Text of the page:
Innovation and changeDigital TransformationCouncils to face £8bn funding black hole by 2025

Councils to face £8bn funding black hole by 2025

The Local Government Association (LGA) has warned that local services in England will face a funding gap of almost £8bn by 2025.

The Local Government Association (LGA) has warned that local services in England will face a funding gap of almost £8bn by 2025.

On the day more than 1,400 local government leaders, councillors and ministers gather at its Annual Conference in Birmingham, the LGA is launching its campaign to highlight the problem ahead of the Spending Review to build the case for investment in local services.

The LGA said that the Government’s next Spending Review will be “make or break” for local services, already under huge funding pressure. It presents the opportunity for long-term, sustained investment in local government that would improve the lives of residents and reduce the pressure on other parts of the public sector, such as the NHS.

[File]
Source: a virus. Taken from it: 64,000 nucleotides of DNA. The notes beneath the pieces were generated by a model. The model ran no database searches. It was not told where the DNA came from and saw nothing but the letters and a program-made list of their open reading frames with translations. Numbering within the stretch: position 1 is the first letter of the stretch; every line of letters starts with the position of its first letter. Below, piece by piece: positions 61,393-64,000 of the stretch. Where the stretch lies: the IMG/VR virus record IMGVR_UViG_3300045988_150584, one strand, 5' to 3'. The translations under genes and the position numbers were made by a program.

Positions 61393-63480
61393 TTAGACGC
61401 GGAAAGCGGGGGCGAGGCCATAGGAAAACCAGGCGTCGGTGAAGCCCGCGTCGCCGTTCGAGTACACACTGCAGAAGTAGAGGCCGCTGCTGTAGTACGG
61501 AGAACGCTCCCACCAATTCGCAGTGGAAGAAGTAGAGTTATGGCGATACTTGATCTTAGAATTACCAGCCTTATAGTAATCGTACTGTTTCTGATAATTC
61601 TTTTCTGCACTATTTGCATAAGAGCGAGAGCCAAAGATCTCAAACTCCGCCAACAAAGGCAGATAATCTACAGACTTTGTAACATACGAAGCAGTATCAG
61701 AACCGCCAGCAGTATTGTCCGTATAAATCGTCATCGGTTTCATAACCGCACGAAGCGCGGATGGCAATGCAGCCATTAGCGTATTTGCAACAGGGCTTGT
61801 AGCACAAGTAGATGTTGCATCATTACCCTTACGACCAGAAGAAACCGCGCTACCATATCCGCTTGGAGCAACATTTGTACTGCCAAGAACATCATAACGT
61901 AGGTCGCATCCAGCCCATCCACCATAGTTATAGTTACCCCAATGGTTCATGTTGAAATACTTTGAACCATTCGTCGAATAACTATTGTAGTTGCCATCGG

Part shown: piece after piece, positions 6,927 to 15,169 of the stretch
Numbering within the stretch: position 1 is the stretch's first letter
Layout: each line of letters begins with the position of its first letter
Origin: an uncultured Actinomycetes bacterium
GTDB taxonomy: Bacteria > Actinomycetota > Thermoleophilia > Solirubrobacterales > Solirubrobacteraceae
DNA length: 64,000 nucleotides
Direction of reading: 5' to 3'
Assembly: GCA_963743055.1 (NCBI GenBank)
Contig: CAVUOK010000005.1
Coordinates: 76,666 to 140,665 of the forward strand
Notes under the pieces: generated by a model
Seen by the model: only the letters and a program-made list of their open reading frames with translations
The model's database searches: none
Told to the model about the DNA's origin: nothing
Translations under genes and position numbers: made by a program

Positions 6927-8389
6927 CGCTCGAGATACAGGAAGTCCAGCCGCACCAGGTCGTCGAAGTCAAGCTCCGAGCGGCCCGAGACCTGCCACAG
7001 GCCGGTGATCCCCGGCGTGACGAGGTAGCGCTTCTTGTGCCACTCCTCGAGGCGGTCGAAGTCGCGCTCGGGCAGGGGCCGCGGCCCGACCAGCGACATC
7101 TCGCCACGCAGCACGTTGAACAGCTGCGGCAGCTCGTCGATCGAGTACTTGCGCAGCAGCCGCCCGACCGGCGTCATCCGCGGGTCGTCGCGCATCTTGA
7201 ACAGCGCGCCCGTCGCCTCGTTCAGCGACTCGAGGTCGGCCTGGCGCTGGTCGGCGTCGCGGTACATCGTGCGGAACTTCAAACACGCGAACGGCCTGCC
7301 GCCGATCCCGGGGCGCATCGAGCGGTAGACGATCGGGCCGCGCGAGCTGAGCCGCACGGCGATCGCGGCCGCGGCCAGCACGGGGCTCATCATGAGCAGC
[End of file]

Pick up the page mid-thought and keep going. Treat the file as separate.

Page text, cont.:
Funding cuts

By 2020, local authorities will have faced a reduction to core funding from the Government of nearly £16bn since 2010. That means that councils will have lost 60 pence out of every £1 the Government had provided to spend on local services. Next year, 168 councils will receive no more core central government funding at all.

In a new report on local government funding, published today, new LGA analysis estimates councils in England face a funding gap of £7.8bn by 2025. Plugging this gap would just keep services standing still and does not include any funding needed to improve services or reverse any cuts made to date.

Innovation

Councils have responded to the financial challenges they face by finding new and innovative ways of operating, such as sharing services and digital transformation, while still delivering the vital services their residents rely on. Despite the best efforts of local government, the LGA is warning that this is no longer enough to protect the local services which are “on the brink of collapse” and facing huge and increasing demand pressures.